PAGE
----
How to setup Prismic preview with Gatsby

  • 📖 ~6 mins to read

If you need some help setting up Prismics preview functionality with GatsbyJS, this post is here to help.

Whilst Prismic have their guide on setting up preview I ran into several issues whilst following along – so I wrote this post to help others who might be running into similar issues.

Setting up your project

This post assumes you are using the gatsby-source-prismic-graphql plugin and already have a Prismic repository and GatsbyJS project setup – this can be a fresh install or an existing project.

Install gatsby-source-prismic-graphql plugin

At the time of writing I am using "gatsby-source-prismic-graphql": "^3.6.2" – if you are running into issues try using this version. I had to upgrade and downgrade the plugin several times before I found a version that worked properly.

Or you could just install the latest version by running:

npm install --save gatsby-source-prismic-graphql

Install gatsby-source-graphql-universal plugin (optional)

If you’ve set everything else up in this post and preview still isn’t working, try to install gatsby-source-graphql-universal as a dependency (it’s a dependency of gatsby-source-prismic-graphql).

At the time of writing, I am using "gatsby-source-graphql-universal": "3.3.0".

Or you could just install the latest version by running:

npm install --save gatsby-source-graphql-universal
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Configure gatsby-config.js

Next, let’s configure the gatsby-source-prismic-graphql plugin inside gatsby-config.js. You’ll probably already have a bunch of plugins set up in here, but here is a snippet of code for setting up gatsby-source-prismic-graphql:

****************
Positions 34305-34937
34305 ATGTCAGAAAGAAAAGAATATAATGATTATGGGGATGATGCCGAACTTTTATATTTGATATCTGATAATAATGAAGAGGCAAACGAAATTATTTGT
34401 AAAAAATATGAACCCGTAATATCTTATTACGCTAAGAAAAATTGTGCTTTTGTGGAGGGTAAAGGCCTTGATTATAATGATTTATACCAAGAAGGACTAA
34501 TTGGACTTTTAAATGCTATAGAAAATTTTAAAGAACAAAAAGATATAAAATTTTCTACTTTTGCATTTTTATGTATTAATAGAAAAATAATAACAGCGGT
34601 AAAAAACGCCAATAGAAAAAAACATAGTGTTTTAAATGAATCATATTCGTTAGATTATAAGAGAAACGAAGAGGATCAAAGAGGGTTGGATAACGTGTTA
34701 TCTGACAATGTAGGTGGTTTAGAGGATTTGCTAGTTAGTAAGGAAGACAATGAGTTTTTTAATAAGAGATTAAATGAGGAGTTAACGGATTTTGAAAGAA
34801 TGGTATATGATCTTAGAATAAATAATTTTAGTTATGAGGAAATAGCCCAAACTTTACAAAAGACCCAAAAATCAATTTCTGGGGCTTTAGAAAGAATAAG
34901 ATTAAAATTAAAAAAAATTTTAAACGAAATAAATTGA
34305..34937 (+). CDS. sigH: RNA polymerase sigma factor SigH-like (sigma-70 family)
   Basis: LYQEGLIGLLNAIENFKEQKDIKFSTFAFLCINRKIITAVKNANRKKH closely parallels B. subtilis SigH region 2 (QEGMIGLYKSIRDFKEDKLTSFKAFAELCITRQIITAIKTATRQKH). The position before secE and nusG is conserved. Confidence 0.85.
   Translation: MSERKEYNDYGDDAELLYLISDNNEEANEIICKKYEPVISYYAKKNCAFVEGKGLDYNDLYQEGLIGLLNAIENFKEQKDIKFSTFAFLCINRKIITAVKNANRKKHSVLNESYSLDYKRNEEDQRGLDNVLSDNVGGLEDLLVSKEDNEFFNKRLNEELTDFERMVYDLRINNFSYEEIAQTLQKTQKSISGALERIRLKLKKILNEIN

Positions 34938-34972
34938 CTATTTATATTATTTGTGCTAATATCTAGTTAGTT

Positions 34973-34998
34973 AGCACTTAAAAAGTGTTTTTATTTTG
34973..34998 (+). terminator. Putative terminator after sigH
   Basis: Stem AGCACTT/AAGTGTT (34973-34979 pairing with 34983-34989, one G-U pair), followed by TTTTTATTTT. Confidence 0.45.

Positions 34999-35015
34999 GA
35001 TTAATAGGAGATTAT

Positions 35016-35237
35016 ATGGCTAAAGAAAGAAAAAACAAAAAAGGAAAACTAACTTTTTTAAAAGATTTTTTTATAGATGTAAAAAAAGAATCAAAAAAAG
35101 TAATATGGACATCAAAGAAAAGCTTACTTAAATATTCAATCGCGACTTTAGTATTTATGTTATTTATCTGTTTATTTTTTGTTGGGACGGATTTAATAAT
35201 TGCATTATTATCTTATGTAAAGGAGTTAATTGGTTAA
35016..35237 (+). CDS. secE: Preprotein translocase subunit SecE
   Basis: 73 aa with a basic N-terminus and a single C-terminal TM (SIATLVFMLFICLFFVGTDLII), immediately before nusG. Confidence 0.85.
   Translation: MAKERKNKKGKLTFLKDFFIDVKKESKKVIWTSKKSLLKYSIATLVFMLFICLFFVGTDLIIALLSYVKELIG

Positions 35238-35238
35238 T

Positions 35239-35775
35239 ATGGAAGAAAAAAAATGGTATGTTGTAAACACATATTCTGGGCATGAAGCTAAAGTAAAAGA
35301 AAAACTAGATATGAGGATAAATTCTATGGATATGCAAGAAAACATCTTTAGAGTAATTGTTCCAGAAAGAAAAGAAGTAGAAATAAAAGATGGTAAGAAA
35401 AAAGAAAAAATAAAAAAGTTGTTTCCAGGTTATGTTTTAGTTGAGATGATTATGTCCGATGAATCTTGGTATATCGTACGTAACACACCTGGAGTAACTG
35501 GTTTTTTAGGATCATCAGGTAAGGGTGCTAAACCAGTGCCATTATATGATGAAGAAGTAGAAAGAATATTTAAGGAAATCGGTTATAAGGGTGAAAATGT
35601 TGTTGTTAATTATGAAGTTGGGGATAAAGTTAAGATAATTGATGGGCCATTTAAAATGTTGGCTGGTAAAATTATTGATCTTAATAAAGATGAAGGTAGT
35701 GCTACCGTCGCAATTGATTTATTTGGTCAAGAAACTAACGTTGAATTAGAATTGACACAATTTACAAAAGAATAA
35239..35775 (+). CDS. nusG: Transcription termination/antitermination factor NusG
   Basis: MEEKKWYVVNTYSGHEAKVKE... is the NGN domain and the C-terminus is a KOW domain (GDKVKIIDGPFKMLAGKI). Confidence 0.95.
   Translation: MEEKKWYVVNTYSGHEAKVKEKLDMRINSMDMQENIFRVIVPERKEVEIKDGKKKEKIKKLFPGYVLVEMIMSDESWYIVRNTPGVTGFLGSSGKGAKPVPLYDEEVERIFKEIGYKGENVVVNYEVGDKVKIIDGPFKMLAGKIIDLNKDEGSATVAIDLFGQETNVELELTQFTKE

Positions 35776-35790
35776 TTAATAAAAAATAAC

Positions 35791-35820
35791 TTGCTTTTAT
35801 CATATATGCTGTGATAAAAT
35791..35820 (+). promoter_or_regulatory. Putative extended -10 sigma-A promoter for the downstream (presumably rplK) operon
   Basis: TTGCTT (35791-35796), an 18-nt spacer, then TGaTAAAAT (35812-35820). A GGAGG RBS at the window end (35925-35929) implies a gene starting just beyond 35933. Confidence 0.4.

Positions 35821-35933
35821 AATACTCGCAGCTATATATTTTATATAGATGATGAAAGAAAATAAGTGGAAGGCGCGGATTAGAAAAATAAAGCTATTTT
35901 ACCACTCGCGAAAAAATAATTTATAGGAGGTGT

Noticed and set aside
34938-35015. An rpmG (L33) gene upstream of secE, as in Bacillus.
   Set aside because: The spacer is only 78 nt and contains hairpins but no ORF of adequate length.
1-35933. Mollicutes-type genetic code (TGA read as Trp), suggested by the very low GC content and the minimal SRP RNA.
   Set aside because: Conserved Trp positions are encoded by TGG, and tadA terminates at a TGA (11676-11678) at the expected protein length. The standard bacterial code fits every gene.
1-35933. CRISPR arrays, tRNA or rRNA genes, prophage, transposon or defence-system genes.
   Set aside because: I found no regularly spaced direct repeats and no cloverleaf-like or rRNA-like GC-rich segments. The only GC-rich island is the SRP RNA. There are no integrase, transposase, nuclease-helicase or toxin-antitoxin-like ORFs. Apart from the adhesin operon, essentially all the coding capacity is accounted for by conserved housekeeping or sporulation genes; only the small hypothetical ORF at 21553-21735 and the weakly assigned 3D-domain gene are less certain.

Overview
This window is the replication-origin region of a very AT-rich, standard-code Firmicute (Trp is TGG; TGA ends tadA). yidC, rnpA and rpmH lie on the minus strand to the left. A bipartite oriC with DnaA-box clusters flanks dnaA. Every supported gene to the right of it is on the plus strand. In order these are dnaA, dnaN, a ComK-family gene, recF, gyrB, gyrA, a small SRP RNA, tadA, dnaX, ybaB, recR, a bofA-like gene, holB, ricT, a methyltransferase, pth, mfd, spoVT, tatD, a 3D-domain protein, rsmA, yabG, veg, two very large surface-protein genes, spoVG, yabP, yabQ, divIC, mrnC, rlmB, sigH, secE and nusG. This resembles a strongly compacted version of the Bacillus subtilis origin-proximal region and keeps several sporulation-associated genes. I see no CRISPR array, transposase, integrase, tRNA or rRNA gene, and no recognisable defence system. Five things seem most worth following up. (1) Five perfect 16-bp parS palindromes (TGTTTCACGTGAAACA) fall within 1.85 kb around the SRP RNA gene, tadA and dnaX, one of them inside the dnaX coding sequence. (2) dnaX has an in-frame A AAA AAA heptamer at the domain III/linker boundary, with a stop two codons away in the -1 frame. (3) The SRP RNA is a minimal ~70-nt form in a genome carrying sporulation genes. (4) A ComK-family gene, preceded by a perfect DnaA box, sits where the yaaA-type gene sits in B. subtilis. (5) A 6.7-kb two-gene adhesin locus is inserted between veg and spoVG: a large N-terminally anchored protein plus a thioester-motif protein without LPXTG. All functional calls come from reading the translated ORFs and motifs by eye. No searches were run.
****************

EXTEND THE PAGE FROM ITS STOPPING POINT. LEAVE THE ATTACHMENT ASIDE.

module.exports = {
	plugins: [
			resolve: 'gatsby-source-prismic-graphql',
			options: {
				repositoryName: process.env.GATSBY_PRISMIC_REPO,
				accessToken: process.env.GATSBY_PRISMIC_ACCESS_TOKEN,
				path: '/preview',
				previews: true,
				pages: [
						component: require.resolve('./src/templates/content.js'),
						match: '/:uid',
						previewPath: '/content-preview',
						type: 'Content_page',

Let’s walk through this code block in more detail.

Respository Name

The repositoryName can be found in your Prismic repository, it’s usually the string in the URL before the part of the URL. For example, if the URL is then the repositoryName would be myproject.

Access Token

The accessToken can be found in your Prismic repository under Settings > API & Security > Generate an Access Token once setup you’ll want to use the Permanent access tokens which gets generated for you.

You can generate a new access token in Prismic by navigating to Settings > API & Security > Generate an Access Token


You can set path to whatever you want but /preview is a suitable name. It’s important to remember this as you’ll need it later when setting up preview in Prismic.


Set previews to true, as it initialises all the code to enable preview to work.


The pages array is used to generate all your different pages based on their typename, component, match and type are all used for generating the page (it’s worth noting type is case sensitive, so if your page isn’t getting created try setting the first letter to a capital.

Pages previewPath

previewPath is used as a placeholder page for unpublished documents for this page type (the key name used to be path but was updated to previewPath to make it clearer).

Create a linkResolve.js file

You’ll want to create a link resolver file in your src directory, src/utils/linkResolver.js is the typical place to put it – but you could put it anywhere.

For more information on link resolvers and their use cases checkout Prismics guide on link resolving.

Here’s some example code for the linkResolver.js file:

export const linkResolver = (doc) => {
	// Depending on the graphql response there may be a _meta object
	const properties = doc._meta || doc;

	// URL for content pages